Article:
Canada is dealing with labour shortage despite lowest unemployment rate ever and record immigration in 2021. Recently, Canada reported 5.2% unemployment rate for April 2022. This is the record low as compared to available oldest historical data of 1976.
Furthermore, Canada welcomed record 401,000 new immigrants in 2021 which was the highest number of newcomers in Canada’s history. However, it seems to be an uncomfortable statement, “Canada struggling with labour shortage.” Recently, Canada announced new measures to address labour shortage in April 2022.
Headline of a report from CBC in April 2022 was phrased as “The labour shortage isn’t over — and employers are having to lower their hiring expectations.” The report also said as we quote “According to a recent survey of 510 Canadian hiring decision-makers, one in four employers have hired someone they normally wouldn’t have due to a shortage in workers.”
A day old headline of a report by Global News said, “B.C. restaurants call for looser foreign worker rules amid labour shortage.” Furthermore, the report quoted estimates from the B.C. Restaurant and Foodservices Association (BCRFA). They estimate the industry is currently short between 35,000 and 40,000 workers.
The BCRFA wants the the provincial government to seek a temporary exemption for B.C. hospitality employers from the need to file federal Labour Market Impact Assessments (LMIAs). B.C. Jobs Minister Ravi Kahlon said the province is aware of concerns, and in talks with the federal government about how to improve the program.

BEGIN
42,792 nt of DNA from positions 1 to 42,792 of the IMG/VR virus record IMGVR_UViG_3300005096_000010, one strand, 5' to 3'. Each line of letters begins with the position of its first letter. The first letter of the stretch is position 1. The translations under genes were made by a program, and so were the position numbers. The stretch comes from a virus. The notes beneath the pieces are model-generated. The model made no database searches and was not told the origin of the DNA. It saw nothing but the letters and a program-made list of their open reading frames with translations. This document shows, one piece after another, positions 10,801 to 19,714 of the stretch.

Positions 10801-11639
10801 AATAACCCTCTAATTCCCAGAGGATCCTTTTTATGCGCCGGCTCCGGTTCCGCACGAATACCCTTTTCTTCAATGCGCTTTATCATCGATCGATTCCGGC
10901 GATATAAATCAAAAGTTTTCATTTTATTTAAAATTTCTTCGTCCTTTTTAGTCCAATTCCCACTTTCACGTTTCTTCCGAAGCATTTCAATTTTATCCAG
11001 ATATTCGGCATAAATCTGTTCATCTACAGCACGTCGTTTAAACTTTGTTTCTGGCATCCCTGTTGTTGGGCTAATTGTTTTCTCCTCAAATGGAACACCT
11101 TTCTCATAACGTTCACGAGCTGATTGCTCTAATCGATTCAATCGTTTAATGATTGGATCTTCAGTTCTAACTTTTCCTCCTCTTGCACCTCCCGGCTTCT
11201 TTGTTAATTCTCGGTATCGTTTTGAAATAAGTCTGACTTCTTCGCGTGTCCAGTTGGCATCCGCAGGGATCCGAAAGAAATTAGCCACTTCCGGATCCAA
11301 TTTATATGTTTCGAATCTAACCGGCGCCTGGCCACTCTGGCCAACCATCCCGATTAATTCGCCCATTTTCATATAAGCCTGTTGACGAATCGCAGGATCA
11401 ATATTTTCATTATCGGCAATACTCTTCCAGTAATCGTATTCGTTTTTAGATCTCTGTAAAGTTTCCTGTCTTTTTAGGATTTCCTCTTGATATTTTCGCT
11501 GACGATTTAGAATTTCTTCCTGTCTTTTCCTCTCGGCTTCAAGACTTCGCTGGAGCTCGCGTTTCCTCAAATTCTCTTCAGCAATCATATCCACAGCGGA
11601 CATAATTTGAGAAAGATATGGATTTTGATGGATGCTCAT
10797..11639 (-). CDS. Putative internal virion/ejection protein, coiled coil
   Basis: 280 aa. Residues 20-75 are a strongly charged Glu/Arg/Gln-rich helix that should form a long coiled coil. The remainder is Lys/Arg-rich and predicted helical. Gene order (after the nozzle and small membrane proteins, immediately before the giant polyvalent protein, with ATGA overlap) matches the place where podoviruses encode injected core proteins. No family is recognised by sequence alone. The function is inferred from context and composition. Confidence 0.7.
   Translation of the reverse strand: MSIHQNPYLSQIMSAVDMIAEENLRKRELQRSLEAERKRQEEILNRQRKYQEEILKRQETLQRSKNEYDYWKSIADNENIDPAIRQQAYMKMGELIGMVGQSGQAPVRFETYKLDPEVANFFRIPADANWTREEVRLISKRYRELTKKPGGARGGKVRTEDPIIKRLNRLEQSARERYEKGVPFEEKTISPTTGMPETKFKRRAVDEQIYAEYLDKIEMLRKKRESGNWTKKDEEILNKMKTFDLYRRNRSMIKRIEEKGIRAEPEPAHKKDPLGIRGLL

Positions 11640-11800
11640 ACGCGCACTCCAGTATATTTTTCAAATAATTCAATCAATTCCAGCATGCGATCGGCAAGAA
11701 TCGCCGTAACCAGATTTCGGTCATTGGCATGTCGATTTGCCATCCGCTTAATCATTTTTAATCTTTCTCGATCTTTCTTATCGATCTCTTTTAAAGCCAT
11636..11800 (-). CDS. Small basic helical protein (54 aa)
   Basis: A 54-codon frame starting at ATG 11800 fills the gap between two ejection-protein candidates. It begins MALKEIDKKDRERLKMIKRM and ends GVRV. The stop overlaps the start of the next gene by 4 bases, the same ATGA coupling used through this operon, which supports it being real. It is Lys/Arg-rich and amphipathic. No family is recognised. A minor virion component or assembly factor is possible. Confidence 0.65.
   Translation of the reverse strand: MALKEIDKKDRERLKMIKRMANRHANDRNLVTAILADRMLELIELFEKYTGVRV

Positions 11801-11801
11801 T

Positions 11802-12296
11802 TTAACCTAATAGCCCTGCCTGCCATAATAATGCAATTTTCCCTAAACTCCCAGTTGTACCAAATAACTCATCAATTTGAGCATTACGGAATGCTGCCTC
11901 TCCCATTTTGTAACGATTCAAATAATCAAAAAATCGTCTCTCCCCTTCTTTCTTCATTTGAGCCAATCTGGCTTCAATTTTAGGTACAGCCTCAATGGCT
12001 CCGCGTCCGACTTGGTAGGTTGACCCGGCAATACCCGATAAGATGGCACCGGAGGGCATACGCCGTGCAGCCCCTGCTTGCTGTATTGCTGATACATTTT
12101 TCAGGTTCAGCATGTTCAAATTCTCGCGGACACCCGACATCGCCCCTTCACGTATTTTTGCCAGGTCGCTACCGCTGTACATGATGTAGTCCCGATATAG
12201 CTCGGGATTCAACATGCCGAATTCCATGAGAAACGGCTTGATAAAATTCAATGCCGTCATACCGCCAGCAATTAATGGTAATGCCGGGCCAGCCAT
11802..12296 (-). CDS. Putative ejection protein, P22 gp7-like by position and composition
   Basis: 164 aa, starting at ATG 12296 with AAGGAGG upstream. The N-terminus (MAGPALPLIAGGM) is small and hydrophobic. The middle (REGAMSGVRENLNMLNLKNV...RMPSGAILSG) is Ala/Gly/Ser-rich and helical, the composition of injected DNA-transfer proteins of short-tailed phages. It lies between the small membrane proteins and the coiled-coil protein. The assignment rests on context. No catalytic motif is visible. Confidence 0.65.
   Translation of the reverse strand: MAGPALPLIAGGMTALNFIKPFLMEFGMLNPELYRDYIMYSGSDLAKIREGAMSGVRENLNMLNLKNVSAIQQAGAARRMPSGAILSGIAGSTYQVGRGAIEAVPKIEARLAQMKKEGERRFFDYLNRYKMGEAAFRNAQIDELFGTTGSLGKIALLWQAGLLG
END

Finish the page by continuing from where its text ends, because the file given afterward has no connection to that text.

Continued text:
What’s The Reason – Immigration Connection
Immigration is an important contributor to Canada’s economy adding more numbers to labour market. However, there was a big change in IRCC’s immigration policy during pandemic. IRCC temporarily halted skilled worker immigration under Canada’s express entry system from outside Canada in December 2020. Also, Canada’s population aged 65 and older grew from 14.4 per cent to 18.5 per cent in last 10 years.
Furthermore, foreign skilled workers (outside Canada) who were already invited between March 2020 to December 2020 were not allowed to enter Canada until June 2021. Additionally, skilled workers from outside Canada relied only on provincial nominations. But, those invited in PNP draws are facing around 22 months of processing times.
Record immigration levels were achieved in 2021 with temporary residents already in Canada. Those temporary residents were already contributing to Canadian economy and were already present in Canadian labour market. It was change in their status from temporary to permanent. It’s clearly obvious that temporary residents inside Canada needs to be provided permanent status to retain the skills.
But, it’s equally important to introduce skill sets directly from outside Canada. This is what led to success of express entry system contributing positively to Canadian labour market. Should there have been no halt on skilled immigrants from outside Canada, unemployment rate and labour market situation would have been quite different.
Apart from this, there was no separate invitations for Federal Skilled Trades under express entry system. Last federal skilled trades draw was on August 6, 2020. And, these are the sectors which are dealing most with labour shortage. This includes following 6 sectors:
- Industrial, electrical and construction trades – Major Group 72
- Maintenance and equipment operation trades – Major Group 73
- Supervisors and technical jobs in natural resources, agriculture and related production – Major Group 82
- Processing, manufacturing and utilities supervisors and central control operators – Major Group 92
- Chefs and cooks – Minor Group 632
- Butchers and bakers – Minor Group 633
IRCC has shared in their immigration levels plan 2022-2024 that express entry system will be fully restored by 2024.
Kamal Deep Singh, RCIC (Regulated Canadian Immigration Consultant) licensed by CICC (formerly known as ICCRC) with member number R708618. He brings extensive knowledge of immigration law and new changes to rapidly evolving IRCC.